Urbana sends panhandling rules back again
URBANA — City council members say a rewritten ordinance regulating "aggressive panhandling" needs to be rewritten one more time before they give it their formal endorsement.
They supported the ordinance on Monday night, but fearing it could attach a negative connotation to the practice, council members want to divorce the language outlawing aggressive behavior from the idea of legitimate panhandling.
When the ordinance returns next week for their approval, it will be a proposal regulating "aggressive solicitation" — not panhandling.
The panhandling term "is targeting those that are disadvantaged," said Alderman Robert Lewis, D-Ward 3. "If in any way the city can address this issue by not putting these folks at a disadvantage, then I think that's what the general populace is telling us."
The council has now spent three weeks and about six hours discussing the proposal and hearing from citizens. Originally, the ordinance was broader in scope and would have put limitations on non-aggressive panhandling. After hearing comments from the public, the ordinance was rewritten to address only aggressive behaviors related to panhandling.
The aggressive behaviors — threatening gestures, abusive language, touching or blocking one's path, according to the ordinance — have become a problem particularly in southeast Urbana, city officials have said.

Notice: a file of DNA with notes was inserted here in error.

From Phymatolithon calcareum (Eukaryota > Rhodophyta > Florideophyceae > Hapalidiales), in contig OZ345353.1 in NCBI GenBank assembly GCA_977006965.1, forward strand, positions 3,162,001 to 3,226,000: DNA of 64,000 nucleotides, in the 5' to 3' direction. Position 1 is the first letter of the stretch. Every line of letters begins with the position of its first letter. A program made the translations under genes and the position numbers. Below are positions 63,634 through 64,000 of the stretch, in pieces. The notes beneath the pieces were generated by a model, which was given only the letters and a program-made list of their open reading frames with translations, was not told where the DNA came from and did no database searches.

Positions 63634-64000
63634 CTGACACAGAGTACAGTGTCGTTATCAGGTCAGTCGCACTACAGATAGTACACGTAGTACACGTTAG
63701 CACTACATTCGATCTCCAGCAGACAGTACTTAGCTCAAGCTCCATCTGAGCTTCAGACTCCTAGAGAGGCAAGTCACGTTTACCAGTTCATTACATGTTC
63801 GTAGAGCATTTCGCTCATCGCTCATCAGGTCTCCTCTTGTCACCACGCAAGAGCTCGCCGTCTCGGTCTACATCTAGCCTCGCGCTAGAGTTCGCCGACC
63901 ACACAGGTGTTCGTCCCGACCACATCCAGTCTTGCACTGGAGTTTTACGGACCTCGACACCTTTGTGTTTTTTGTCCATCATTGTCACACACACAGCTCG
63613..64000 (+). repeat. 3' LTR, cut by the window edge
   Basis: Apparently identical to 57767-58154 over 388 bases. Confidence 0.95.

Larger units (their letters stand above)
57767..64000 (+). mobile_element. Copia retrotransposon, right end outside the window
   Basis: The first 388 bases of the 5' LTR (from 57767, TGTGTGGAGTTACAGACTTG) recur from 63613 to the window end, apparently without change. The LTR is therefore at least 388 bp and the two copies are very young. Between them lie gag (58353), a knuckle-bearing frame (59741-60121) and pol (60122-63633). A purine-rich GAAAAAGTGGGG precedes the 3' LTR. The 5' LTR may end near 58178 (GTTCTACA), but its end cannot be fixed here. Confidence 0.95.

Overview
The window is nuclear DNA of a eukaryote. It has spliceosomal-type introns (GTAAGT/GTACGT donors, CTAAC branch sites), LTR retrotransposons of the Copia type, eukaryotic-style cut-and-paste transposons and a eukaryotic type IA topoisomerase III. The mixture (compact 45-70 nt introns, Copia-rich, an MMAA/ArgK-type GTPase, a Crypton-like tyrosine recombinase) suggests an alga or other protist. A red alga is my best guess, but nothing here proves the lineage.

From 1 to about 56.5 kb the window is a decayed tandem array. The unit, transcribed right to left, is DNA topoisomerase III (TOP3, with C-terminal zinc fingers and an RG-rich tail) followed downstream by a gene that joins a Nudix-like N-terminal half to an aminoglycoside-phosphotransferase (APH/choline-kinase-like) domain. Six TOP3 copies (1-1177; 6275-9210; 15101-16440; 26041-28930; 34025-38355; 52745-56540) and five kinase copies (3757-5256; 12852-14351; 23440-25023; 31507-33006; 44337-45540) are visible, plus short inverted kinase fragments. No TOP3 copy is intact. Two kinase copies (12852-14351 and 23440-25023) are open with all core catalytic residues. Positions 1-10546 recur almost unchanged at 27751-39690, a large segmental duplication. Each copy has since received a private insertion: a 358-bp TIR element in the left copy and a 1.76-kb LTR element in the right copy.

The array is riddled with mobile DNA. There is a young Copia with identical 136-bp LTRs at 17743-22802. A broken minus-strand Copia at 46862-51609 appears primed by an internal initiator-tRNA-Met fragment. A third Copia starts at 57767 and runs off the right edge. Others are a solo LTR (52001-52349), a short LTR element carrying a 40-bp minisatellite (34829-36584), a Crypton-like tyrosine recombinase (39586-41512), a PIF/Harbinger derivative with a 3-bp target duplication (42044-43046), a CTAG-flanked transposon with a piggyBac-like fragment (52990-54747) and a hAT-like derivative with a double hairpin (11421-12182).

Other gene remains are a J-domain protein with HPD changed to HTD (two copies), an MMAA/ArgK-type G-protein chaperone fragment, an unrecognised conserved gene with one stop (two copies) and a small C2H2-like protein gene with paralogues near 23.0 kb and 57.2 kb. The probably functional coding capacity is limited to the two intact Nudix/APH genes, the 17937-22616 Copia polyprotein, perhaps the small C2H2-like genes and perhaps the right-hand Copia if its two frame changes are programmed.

Many residents who oppose the language have been recurring speakers during the previous weeks' public comment periods, and in general, they said on Monday that the revised ordinance was a slight improvement but still not acceptable.
"The issue is that if we single out panhandling, then the law is discriminating against the poor," said former city council member Danielle Chynoweth.
But the goal has never been to criminalize the poor or even target a certain population, said acting city attorney Curt Borman. Rather, it has been to prevent behavior that could become troublesome.
"If we wait for battery to occur, then we fail," Borman said. "And, I think, if we wait for assaults to occur, then we fail."
Lewis said delineating rules about "aggressive solicitation" is broader in scope and its connotation. The aggressive behaviors city officials are trying to regulate would be viewed as just that, "rather than pin it to panhandling," he said.
He asked Borman if it would change the practical use of the law if the word were replaced.
"We can get to where we need to be with the denotation and change the connotation," Borman responded.